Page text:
The best paper with a student as the lead and presenting author will be awarded a free registration prize. Eligible papers should be noted in the submission and accompanied by a brief letter of support from the research advisor. It should be included in the paper submission at the front page. Recipient of the prize will be notified at the time of acceptance and the student will receive a winner diploma during the conference.

Please do not hesitate to contact us at icgi-2012udel.edu if you have questions.

We are looking forward to your proposals.

The ICGI 2012 Chairs:

Jeffrey Heinz (University of Delaware)
Colin de la Higuera (University of Nantes)
Timothy Oates (University of Maryland)

Program Committee:

Pieter Adriaans (Universiteit van Amsterdam, The Netherlands)
Dana Angluin (Yale University, USA)
Tom Armstrong (Wheaton College, USA)
Robert Berwick (MIT, USA)
John Case (University of Delaware, USA)
Alexander Clark (University of London, United Kingdom)
François Coste (INRIA Rennes, France)
Colin de la Higuera (Université de Nantes - LINA, France)
Henning Fernau (Universität Trier, Germany)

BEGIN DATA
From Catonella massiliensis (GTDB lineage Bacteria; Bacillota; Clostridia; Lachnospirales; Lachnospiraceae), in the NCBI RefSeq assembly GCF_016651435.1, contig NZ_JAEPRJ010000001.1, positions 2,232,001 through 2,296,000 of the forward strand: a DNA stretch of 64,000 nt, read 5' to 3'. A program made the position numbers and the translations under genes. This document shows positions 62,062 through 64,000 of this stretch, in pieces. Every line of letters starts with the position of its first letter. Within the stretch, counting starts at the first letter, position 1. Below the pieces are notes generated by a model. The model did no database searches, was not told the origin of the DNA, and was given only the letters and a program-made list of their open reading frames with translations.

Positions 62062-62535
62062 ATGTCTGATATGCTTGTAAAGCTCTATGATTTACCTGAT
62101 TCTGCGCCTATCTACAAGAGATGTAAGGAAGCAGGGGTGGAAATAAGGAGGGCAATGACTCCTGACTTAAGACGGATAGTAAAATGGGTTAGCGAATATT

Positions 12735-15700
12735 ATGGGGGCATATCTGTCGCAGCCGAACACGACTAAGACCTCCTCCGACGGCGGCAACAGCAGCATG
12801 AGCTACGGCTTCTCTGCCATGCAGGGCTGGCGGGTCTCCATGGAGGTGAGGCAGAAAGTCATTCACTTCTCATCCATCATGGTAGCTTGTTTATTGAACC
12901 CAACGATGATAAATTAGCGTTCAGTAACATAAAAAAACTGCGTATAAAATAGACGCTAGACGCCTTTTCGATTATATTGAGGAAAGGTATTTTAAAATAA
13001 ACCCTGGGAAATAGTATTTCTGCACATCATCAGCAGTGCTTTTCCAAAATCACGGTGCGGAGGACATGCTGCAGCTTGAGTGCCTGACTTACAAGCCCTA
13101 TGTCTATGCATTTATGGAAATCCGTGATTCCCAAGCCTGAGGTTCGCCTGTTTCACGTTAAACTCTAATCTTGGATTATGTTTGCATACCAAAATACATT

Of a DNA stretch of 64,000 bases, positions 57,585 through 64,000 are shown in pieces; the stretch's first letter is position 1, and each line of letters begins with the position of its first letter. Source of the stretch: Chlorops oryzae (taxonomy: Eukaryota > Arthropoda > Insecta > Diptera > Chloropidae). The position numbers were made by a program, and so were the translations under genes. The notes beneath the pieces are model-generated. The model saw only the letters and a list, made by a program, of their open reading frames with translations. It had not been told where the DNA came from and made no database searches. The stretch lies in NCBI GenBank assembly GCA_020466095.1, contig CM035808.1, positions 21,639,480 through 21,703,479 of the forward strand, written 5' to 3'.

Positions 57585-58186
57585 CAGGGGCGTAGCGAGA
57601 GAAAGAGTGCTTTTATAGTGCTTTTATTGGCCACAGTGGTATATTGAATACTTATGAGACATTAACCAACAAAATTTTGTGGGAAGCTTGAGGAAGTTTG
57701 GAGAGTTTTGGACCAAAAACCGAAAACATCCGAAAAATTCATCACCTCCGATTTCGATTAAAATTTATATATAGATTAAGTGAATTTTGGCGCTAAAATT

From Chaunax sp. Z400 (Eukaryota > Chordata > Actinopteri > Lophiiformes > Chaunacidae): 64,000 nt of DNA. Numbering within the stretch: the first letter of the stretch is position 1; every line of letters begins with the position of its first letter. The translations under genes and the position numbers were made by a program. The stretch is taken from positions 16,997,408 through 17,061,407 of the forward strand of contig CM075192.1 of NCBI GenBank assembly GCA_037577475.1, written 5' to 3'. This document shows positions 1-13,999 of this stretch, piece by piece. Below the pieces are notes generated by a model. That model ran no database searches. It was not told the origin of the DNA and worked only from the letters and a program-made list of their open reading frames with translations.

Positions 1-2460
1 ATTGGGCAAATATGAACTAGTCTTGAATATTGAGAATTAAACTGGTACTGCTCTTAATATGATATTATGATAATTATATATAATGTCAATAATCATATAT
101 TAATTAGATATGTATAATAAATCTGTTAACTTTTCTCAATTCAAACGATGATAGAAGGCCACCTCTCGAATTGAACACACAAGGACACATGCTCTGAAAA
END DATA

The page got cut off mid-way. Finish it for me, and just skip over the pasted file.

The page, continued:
Pedro García (Universidad Politécnica de Valencia, Spain)
Jeffrey Heinz (University of Delaware, USA)
Makoto Kanazawa (National Institute of Informatics, Japan)
Satoshi Kobayashi (University of Electro-Communications, Japan)
Laurent Miclet (ENSSAT-Lannion, France)
Tim Oates (University of Maryland Baltimore County, USA)
Jose Oncina Carratala (Universidad de Alicante, Spain)
Yasubumi Sakakibara (Keio University, Japan)
Jose M. Sempere (Universidad Politécnica de Valencia, Spain)
Bernhard Steffen (University of Dortmund, Germany)
Etsuji Tomita (University of Electro-Communications, Japan)
Menno van Zaanen (Tilburg University, The Netherlands)
Sicco Verwer (Catholic University Leuven, Belgium)
Enrique Vidal (Universidad Politécnica de Valencia, Spain)
Ryo Yoshinaka (Hokkaido University, Japan)
François Yvon (Université Paris Sud 11, LIMSI, France)
Thomas Zeugmann (Hokkaido University, Japan)